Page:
AU-9 (3)

PROTECTION OF AUDIT INFORMATION | CRYPTOGRAPHIC


PROTECTION

AU-9 (4)

PROTECTION OF AUDIT INFORMATION | ACCESS BY SUBSET OF


PRIVILEGED USERS

LOW

MOD

HIGH

Selected

Selected

Selected
Selected
Selected

Selected

Selected

No ICS Supplemental Guidance.


AU-10

NON-REPUDIATION

CNTL
NO.

CONTROL BASELINES

CONTROL NAME
Control Enhancement Name

AU-10

LOW

MOD

Non-repudiation

HIGH

Selected

ICS Supplemental Guidance: Example

compensating controls include providing non-repudiation on a separate

information system.
AU-11

AUDIT RECORD RETENTION

CNTL
NO.

CONTROL BASELINES

CONTROL NAME
Control Enhancement Name

AU-11

Audit Record Retention

LOW

MOD

HIGH

Selected

Selected

Selected

No ICS Supplemental Guidance.


AU-12

AUDIT GENERATION

CNTL
NO.

CONTROL BASELINES

CONTROL NAME
Control Enhancement Name

AU-12

Audit Generation

AU-12 (1)
AU-12 (3)

AUDIT GENERATION | SYSTEM-WIDE / TIME-CORRELATED AUDIT TRAIL


AUDIT GENERATION | CHANGES BY AUTHORIZED INDIVIDUALS

LOW

MOD

HIGH

Selected

Selected

Selected
Selected
Selected

No ICS Supplemental Guidance.


Control Enhancement: (1) ICS Supplemental Guidance:

Example compensating controls include providing time-

correlated audit records on a separate information system.


Control Enhancement: (3) ICS Supplemental Guidance:

Example compensating controls include employing

nonautomated mechanisms or procedures.

G-23

SPECIAL PUBLICATION 800-82 REVISION 2

GUIDE TO INDUSTRIAL CONTROL SYSTEMS (ICS) SECURITY

SECURITY ASSESSMENT AND AUTHORIZATION CA


Tailoring Considerations for Security Assessment and Authorization Family

In situations where the ICS cannot support the specific Security Assessment and Authorization
requirements of a control, the organization employs compensating controls in accordance with the general tailoring
guidance. Examples of compensating controls are given with each control, as appropriate.
Supplemental Guidance
Supplemental Guidance for all Controls and Control Enhancements in NIST SP 800-53 Rev. 4, Appendix
F, should be used in conjunction with the ICS Supplemental Guidance in this overlay, if any.
CA-1

SECURITY ASSESSMENT AND AUTHORIZATION POLICY AND PROCEDURES

CNTL
NO.

CONTROL BASELINES

CONTROL NAME
Control Enhancement Name

CA-1

Security Assessment and Authorization Policy and


Procedures

LOW

MOD

HIGH

Selected

Selected

Selected

ICS Supplemental Guidance: The policy specifically addresses the unique properties and requirements of ICS
and the relationship to non-ICS systems.
CA-2

SECURITY ASSESSMENTS

CNTL
NO.

CONTROL BASELINES

CONTROL NAME
Control Enhancement Name

CA-2
CA-2 (1)
CA-2 (2)

Security Assessments
SECURITY ASSESSMENTS | INDEPENDENT ASSESSORS
SECURITY ASSESSMENTS | TYPES OF ASSESSMENTS

LOW

MOD

HIGH

Selected

Selected
Selected

Selected
Selected
Selected

ICS Supplemental Guidance: Assessments are performed and documented by qualified assessors (i.e.,
experienced in assessing ICS) authorized by the organization. The organization ensures that assessments do not
interfere with ICS functions. The individual/group conducting the assessment fully understands the organizational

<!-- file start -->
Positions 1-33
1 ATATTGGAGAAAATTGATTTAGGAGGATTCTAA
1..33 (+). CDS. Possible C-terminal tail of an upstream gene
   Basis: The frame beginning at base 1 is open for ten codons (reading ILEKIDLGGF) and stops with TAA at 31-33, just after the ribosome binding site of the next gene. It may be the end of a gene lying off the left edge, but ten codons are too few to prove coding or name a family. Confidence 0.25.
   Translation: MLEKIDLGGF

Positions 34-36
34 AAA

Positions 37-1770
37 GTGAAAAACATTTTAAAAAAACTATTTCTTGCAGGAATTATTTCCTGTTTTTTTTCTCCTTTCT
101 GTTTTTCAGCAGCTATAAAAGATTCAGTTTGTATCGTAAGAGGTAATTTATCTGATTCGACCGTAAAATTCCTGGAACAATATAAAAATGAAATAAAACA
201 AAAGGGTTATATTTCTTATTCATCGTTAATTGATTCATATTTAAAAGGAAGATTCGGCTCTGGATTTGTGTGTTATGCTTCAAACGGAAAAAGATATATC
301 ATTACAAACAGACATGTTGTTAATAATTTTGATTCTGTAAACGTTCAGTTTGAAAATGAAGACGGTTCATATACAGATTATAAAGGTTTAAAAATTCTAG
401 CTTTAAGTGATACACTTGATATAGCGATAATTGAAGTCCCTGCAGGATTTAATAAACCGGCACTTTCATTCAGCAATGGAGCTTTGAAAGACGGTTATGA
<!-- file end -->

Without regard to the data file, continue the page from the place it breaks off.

information security policies and procedures, the ICS security policies and procedures, and the specific health,
safety, and environmental risks associated with a particular facility and/or process. The organization ensures that the
assessment does not affect system operation or result in unintentional system modification. If assessment activities
must be performed on the production ICS, it may need to be taken off-line before an assessment can be conducted. If
an ICS must be taken off-line to conduct an assessment, the assessment is scheduled to occur during planned ICS
outages whenever possible.
Control Enhancement: (1) No ICS Supplemental Guidance.
Control Enhancement: (2) ICS Supplemental Guidance: The organization conducts risk analysis to support the
selection of assessment target (e.g., the live system, an off-line replica, a simulation).
CA-3

SYSTEM INTERCONNECTIONS

CNTL
NO.
CA-3
CA-3 (5)

CONTROL BASELINES

CONTROL NAME
Control Enhancement Name
Information System Connections
SYSTEM INTERCONNECTIONS | RESTRICTIONS ON EXTERNAL SYSTEM

LOW

MOD

HIGH

Selected

Selected
Selected

Selected
Selected

CONNECTIONS

ICS Supplemental Guidance: Organizations perform risk-benefit analysis to support determination whether an
ICS should be connected to other information system(s). The Authorizing Official fully understands the
organizational information security policies and procedures; the ICS security policies and procedures; the risks to
organizational operations and assets, individuals, other organizations, and the Nation associated with the connection
to other information system(s); and the specific health, safety, and environmental risks associated with a particular
interconnection. The AO documents risk acceptance in the ICS system security plan.
Control Enhancement: (5) No ICS Supplemental Guidance.

G-24

SPECIAL PUBLICATION 800-82 REVISION 2

CA-5

GUIDE TO INDUSTRIAL CONTROL SYSTEMS (ICS) SECURITY

PLAN OF ACTION AND MILESTONES

CNTL
NO.

CONTROL BASELINES

CONTROL NAME
Control Enhancement Name